can get. Some transformers have switchable taps that allow adjusting
  13. DaveC

    DaveC Guest

    Thus spake :
    Ah, yes. I'd known about 70v, hadn't heard of 100v.

    Please, no "Go Google this" replies. I wouldn't
    ask a question here if I hadn't done that already.


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  14. No - 100 volt line as used in PA systems for long runs to speakers, etc.
    You use a transformer to match a normal low impedance speaker to the
    'line' and use the turns ratio to set the power going in and therefore the
    level. With this method you can hang as many speakers across one amp as
    you want - up to its rated output - unlike paralleling low impedance
    speakers across a normal amp. Most such transformers will have taps for
    several different output settings, so can also be used to control level.
  15. DaveC

    DaveC Guest

    Is there a wireless solution to distributing audio throughout a residence to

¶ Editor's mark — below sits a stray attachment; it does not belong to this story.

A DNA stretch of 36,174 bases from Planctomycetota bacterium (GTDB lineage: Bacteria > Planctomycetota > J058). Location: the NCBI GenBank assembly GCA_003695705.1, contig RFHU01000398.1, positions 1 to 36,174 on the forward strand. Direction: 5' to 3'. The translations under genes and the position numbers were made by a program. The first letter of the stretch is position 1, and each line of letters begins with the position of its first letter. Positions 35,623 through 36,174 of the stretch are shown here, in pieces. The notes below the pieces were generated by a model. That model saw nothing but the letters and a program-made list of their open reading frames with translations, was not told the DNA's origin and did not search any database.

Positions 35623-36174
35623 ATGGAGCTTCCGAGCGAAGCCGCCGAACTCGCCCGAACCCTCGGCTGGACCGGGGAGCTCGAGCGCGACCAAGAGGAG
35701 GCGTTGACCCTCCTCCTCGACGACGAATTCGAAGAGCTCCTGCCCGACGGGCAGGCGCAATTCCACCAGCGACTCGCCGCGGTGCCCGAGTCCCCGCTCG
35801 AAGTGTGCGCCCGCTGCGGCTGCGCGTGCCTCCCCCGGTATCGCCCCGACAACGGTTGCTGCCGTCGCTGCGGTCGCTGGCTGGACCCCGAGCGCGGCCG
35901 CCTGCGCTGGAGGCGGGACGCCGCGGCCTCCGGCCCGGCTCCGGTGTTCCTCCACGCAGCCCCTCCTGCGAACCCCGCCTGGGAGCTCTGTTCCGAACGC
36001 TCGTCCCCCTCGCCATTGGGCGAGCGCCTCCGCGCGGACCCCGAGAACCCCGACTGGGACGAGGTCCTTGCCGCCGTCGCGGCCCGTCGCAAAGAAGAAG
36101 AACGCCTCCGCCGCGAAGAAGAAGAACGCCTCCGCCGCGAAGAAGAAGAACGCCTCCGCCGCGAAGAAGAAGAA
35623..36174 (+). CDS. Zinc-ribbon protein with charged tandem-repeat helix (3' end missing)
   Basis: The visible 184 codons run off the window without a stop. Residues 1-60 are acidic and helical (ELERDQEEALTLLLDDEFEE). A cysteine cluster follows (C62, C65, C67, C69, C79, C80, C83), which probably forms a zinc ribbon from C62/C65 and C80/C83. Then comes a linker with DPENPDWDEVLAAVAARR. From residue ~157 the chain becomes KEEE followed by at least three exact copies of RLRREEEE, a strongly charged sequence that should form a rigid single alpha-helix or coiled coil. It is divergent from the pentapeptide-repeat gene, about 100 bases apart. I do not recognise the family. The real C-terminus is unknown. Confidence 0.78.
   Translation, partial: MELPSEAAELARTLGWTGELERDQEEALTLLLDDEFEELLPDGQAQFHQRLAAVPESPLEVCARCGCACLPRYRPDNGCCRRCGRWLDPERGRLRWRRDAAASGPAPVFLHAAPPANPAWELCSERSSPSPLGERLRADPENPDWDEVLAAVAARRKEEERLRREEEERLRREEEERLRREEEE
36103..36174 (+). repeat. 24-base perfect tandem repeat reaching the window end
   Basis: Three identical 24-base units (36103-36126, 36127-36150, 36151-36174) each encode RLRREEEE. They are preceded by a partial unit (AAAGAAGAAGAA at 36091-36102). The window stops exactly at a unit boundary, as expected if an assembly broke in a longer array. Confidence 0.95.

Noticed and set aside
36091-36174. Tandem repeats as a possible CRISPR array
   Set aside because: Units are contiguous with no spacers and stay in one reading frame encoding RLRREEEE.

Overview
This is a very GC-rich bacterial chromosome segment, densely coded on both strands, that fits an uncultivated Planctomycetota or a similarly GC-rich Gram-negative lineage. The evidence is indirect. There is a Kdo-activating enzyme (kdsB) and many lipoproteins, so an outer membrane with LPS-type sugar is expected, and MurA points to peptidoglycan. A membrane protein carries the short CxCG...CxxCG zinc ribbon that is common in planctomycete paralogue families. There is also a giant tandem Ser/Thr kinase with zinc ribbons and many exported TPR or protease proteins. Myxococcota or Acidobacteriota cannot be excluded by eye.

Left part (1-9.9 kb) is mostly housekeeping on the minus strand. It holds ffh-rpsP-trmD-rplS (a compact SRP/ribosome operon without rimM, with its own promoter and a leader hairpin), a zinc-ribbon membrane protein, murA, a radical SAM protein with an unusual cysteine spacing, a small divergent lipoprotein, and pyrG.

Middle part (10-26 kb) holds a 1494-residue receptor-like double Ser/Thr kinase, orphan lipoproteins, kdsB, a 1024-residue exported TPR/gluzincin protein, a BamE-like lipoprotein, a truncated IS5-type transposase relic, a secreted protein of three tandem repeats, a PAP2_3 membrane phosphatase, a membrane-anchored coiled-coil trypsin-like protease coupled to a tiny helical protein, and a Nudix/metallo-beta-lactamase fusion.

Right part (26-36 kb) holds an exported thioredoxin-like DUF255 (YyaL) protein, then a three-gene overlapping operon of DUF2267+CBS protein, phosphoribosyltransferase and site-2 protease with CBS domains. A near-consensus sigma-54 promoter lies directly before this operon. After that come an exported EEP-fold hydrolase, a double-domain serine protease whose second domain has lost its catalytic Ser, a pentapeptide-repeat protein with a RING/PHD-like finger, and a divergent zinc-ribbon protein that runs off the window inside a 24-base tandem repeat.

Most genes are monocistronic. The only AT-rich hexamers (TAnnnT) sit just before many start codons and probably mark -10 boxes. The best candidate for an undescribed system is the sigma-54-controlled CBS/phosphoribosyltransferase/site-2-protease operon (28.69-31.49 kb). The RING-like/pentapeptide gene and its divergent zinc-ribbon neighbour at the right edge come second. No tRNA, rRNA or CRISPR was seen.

8 rooms? Digital?

    Something similar to wireless computer networking...

    Please, no "Go Google this" replies. I wouldn't
    ask a question here if I hadn't done that already.


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  16. Arny Krueger

    Arny Krueger Guest

  17. jclause

    jclause Guest

    Yamaha makes a system called MusicCAST that does this. Has a hard
    drive, stores 1,000 CD's in MP3 format or 100 in original format.
    My son sells these in his audio store. See

    JC the elder
  18. My solution was to make them, as if hidden don't have to look pretty.
    Plenty of kits on the market. I used a DC controlled pre-amp for volume
    etc, as then the controls take up a tiny space and can easily be fitted on
    a face plate of the type used for sockets etc, and there are no safety
    implications if used in a wet room.

    This was some time ago - a remote control might do as well.

    But I've got an easy to wire house. Victorian with a cellar and dry lined
    walls. A modern solid concrete one would be a different matter. ;-)
  19. Pooh Bear

    Pooh Bear Guest

    Seperate amplifiers in each room ( or alternatively so-called 'powered speakers'
    with inbuilt amplifiers ) is the only solution that preserves audio quality. I
    assume you don't want quality trade-offs which is all that any other approach
    can offer.

  20. I used the Niles speaker selector and the Niles volume controls. The
    selector I chose allows 6 pairs of speakers to be attached. It's kinda
    pricy. I think the selector is about $100 and the volume controls are about
    $50 each.

    I'm using it for sound in 4 rooms and it works very well.